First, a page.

Video | Agriculture | Confidence | Economy | Energy | Employment | Finance | Media | Property | RBNZ | Science | SOEs | Tax | Technology | Telecoms | Tourism | Transport | Search


Group of Canterbury schools achieve $403,000 power savings

Media Release March 2014

Schneider Electric Cuts Annual Electricity Bill to 84 Canterbury Schools by $403,000

The task of managing utility bills is top-of-mind for schools following the capping of government contributions to these costs, and one group of primary school chiefs is responding with assertive cost management. In September 2013, the Canterbury Primary Principals’ Association (CPPA) engaged energy solutions company Schneider Electric to source the best electricity rates in the market for their member schools, suspecting that en masse, they could negotiate a better deal.

That belief was borne out: Schneider Electric has since confirmed that of the 89 school electricity loads taken to market, a lower electricity tariff was obtained for 84. The average monthly saving for each of the 84 primary schools is $400 (a 17% reduction); the average annualized saving is $4,800; the largest annualized saving for a single school is $18,348; and the combined annualized saving for all 84 is a staggering $402,912.

Through Schneider Electric’s taking the schools to market together, the schools took advantage of the company’s activity and experience in the electricity market – it placed contracts worth more than $20 million in 2013 – and the economies of scale achieved by a collective approach. The company acted as a project manager, assessing each school’s power usage and needs and securing the more favourable rates, and charging a minimal one-off cost to each participant.

Ray Dunn, Schneider Electric New Zealand’s Country President, says, “Particularly in South Island regions, where school heating costs are highly variable depending on the severity of the winter months, it is essential to ensure that the best possible rate has been obtained. We were able to work collaboratively with the CPPA and its network of 209 schools, and take some of the burden off school administrators by using our experience and knowledge, as a company focused on creating energy efficiencies, when approaching power suppliers.

“The new deal has been in place since November 2013, and already a 17% average reduction has been recorded, which demonstrates the potential for other schools and organizations to make their power bill work smarter for their budgets. The bottom-line efficiencies created for this group of schools will have a long-term, beneficial effect, and enable schools to re-allocate the savings to other important areas.”

CPPA Member and Belfast School Principal Peter Simpson says, “The process with Schneider Electric was very simple and seemed a no-brainer for our network of CPPA member schools. Belfast School’s annual saving equates to approximately $9,000, which will go a long way towards helping us meet the actual cost of our heat, power and water bills.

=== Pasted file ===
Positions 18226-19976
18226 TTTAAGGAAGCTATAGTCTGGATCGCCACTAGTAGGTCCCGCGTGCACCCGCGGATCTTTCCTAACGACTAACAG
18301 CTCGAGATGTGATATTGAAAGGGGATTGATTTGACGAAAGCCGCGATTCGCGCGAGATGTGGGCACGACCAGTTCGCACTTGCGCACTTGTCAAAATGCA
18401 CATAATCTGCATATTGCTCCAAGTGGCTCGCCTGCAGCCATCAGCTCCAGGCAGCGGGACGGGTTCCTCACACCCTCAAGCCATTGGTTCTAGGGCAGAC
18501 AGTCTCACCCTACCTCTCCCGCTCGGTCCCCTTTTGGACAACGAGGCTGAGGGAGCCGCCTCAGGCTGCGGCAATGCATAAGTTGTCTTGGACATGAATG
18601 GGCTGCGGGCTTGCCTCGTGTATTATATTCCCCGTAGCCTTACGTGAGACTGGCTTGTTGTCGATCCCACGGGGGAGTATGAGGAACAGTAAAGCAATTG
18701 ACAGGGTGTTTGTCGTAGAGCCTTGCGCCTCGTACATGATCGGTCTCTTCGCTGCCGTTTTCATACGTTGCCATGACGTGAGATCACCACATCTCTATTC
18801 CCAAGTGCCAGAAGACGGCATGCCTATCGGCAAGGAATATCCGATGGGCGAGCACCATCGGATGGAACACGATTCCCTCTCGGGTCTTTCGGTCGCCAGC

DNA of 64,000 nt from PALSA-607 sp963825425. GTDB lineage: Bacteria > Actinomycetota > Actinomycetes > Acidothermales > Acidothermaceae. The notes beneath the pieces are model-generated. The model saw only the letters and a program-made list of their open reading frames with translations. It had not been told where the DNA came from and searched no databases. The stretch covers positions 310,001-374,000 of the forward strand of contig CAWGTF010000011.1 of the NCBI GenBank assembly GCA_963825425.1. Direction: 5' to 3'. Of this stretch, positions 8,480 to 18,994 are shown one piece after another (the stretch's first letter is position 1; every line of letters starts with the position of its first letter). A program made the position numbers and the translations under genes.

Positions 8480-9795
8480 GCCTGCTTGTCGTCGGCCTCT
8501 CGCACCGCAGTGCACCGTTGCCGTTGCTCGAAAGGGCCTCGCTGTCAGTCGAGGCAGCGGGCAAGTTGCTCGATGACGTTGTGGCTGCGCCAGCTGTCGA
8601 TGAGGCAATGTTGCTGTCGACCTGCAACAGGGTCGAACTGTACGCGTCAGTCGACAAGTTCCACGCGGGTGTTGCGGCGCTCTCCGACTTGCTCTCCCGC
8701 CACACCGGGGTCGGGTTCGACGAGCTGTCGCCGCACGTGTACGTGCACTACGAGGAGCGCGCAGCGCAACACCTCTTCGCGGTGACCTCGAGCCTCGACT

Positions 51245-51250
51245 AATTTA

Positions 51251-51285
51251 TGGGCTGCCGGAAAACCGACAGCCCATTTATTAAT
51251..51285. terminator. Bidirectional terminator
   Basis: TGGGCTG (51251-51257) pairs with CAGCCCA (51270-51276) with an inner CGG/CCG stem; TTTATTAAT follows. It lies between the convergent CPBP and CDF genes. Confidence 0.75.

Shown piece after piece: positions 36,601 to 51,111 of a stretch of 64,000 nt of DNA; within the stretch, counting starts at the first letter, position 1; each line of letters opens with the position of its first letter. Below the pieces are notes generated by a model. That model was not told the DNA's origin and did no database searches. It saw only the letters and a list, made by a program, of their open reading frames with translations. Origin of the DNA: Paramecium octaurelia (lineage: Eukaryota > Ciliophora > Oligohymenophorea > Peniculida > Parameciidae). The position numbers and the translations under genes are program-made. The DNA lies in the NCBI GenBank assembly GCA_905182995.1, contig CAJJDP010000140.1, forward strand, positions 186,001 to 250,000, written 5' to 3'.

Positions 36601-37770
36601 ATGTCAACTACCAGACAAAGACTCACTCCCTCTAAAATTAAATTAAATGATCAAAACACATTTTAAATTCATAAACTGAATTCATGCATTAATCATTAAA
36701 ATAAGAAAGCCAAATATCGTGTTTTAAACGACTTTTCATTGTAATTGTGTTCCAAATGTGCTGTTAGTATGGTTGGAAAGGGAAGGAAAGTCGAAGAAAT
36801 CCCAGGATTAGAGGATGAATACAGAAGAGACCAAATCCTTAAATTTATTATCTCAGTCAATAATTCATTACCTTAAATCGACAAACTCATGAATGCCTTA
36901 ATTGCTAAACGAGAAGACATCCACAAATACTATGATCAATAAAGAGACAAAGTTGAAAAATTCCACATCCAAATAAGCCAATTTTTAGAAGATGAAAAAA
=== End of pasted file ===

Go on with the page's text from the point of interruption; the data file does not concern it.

“Currently, we and all other schools receive an annual capped grant from the government towards this cost, but this falls short of the real cost by $10,000 to $15,000 each year – our actual bill last year was $37,500. The saving has enabled us to take some of the pressure off and direct funding to other areas.”


© Scoop Media

Business Headlines | Sci-Tech Headlines


Trade: NZ Trade Deficit Widens To A Record In September

Oct. 27 (BusinessDesk) - New Zealand's monthly trade deficit widened to a record in September as meat exports dropped to their lowest level in more than three years. More>>


Animal Welfare: Cruel Practices Condemned By DairyNZ Chief

DairyNZ chief executive Tim Mackle says cruel and illegal practices are not in any way condoned or accepted by the industry as part of dairy farming.

Tim says the video released today by Farmwatch shows some footage of transport companies and their workers, as well as some unacceptable behaviour by farmers of dragging calves. More>>


Postnatal Depression: 'The Thief That Steals Motherhood' - Alison McCulloch

Post-natal depression is a sly and cruel illness, described by one expert as ‘the thief that steals motherhood’, it creeps up on its victims, hiding behind the stress and exhaustion of being a new parent, catching many women unaware and unprepared. More>>


DIY: Kiwi Ingenuity And Masking Tape Saves Chick

Kiwi ingenuity and masking tape has saved a Kiwi chick after its egg was badly damaged endangering the chick's life. The egg was delivered to Kiwi Encounter at Rainbow Springs in Rotorua 14 days ago by a DOC worker with a large hole in its shell and against all odds has just successfully hatched. More>>


International Trade: Key To Lead Mission To India; ASEAN FTA Review Announced

Prime Minister John Key will lead a trade delegation to India next week, saying the pursuit of a free trade agreement with the protectionist giant is "the primary reason we're going" but playing down the likelihood of early progress. More>>



MYOB: Digital Signatures Go Live

From today, Inland Revenue will begin accepting “digital signatures”, saving businesses and their accountants a huge amount of administration time and further reducing the need for pen and paper in the workplace. More>>

Oil Searches: Norway's Statoil Quits Reinga Basin

Statoil, the Norwegian state-owned oil company, has given up oil and gas exploration in Northland's Reinga Basin, saying the probably of a find was 'too low'. More>>


Modern Living: Auckland Development Blowouts Reminiscent Of Run Up To GFC

The collapse of property developments in Auckland is "almost groundhog day" to the run-up of the global financial crisis in 2007/2008 as banks refuse to fund projects due to blowouts in construction and labour costs, says John Kensington, the author of KPMG's Financial Institutions Performance Survey. More>>


Get More From Scoop

Search Scoop  
Powered by Vodafone
NZ independent news